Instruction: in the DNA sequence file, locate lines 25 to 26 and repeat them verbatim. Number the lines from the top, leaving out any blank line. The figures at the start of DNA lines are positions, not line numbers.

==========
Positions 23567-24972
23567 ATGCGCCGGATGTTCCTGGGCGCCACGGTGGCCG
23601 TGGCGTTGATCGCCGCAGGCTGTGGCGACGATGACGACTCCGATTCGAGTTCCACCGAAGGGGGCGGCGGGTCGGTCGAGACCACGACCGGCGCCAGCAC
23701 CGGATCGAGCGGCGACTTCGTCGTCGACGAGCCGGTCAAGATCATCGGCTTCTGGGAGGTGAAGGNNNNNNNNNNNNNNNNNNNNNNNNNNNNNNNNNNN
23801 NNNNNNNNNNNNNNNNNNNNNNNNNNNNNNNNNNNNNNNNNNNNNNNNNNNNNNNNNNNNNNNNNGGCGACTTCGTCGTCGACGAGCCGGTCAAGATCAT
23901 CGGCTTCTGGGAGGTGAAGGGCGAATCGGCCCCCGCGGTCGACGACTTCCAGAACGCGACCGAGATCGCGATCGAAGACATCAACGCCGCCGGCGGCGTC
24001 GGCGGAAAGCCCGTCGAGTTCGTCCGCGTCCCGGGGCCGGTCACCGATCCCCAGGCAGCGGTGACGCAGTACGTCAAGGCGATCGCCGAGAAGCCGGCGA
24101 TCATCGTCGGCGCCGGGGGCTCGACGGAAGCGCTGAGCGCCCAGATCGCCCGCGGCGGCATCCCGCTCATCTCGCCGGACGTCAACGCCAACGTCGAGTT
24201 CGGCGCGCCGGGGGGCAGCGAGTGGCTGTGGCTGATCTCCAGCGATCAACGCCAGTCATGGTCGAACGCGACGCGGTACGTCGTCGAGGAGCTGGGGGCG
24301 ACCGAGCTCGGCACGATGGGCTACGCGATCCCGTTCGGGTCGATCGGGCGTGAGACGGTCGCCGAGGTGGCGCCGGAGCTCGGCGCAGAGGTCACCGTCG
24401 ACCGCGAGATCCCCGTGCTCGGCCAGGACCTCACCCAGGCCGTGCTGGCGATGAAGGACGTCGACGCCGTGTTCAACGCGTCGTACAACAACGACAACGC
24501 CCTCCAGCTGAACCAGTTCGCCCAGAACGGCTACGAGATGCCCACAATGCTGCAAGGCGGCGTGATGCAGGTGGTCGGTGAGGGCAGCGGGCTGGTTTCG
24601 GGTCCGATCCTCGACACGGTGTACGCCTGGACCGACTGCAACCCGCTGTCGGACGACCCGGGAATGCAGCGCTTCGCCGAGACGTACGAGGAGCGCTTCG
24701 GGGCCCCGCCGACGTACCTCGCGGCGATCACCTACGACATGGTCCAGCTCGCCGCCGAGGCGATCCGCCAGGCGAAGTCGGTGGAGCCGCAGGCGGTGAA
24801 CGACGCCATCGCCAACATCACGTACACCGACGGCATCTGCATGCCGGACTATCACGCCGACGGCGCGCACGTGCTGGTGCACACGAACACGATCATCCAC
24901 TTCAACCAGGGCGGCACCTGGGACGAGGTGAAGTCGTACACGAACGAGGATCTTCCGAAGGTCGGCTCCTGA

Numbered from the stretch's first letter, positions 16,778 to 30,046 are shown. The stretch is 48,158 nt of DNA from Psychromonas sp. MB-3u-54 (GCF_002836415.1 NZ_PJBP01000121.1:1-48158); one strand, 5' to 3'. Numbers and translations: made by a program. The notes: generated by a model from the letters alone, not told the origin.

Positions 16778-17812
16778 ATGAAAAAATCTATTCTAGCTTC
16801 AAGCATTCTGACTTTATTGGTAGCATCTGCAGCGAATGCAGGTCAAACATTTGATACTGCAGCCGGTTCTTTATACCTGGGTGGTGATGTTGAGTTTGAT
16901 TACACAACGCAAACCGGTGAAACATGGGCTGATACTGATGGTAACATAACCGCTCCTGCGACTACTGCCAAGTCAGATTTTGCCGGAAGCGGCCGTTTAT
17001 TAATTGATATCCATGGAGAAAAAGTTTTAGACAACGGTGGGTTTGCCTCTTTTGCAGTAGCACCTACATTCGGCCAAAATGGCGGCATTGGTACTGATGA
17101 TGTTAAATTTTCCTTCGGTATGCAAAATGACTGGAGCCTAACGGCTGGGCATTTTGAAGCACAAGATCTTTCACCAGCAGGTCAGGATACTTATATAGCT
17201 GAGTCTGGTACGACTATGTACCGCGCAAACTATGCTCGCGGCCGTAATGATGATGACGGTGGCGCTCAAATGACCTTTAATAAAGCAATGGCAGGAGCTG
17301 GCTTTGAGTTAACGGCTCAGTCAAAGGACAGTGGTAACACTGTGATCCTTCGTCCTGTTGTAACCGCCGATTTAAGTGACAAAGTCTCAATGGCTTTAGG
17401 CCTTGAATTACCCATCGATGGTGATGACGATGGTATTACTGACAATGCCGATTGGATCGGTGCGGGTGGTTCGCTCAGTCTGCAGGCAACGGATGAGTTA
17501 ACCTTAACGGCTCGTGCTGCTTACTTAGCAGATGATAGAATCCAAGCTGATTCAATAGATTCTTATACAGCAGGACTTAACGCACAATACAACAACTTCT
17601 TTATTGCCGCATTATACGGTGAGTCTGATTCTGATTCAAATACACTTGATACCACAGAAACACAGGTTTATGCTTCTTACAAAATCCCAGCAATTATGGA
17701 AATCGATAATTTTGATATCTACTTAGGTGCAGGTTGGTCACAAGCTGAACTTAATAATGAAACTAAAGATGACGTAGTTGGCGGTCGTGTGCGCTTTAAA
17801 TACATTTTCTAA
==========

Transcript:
17301 GCTTTGAGTTAACGGCTCAGTCAAAGGACAGTGGTAACACTGTGATCCTTCGTCCTGTTGTAACCGCCGATTTAAGTGACAAAGTCTCAATGGCTTTAGG
17401 CCTTGAATTACCCATCGATGGTGATGACGATGGTATTACTGACAATGCCGATTGGATCGGTGCGGGTGGTTCGCTCAGTCTGCAGGCAACGGATGAGTTA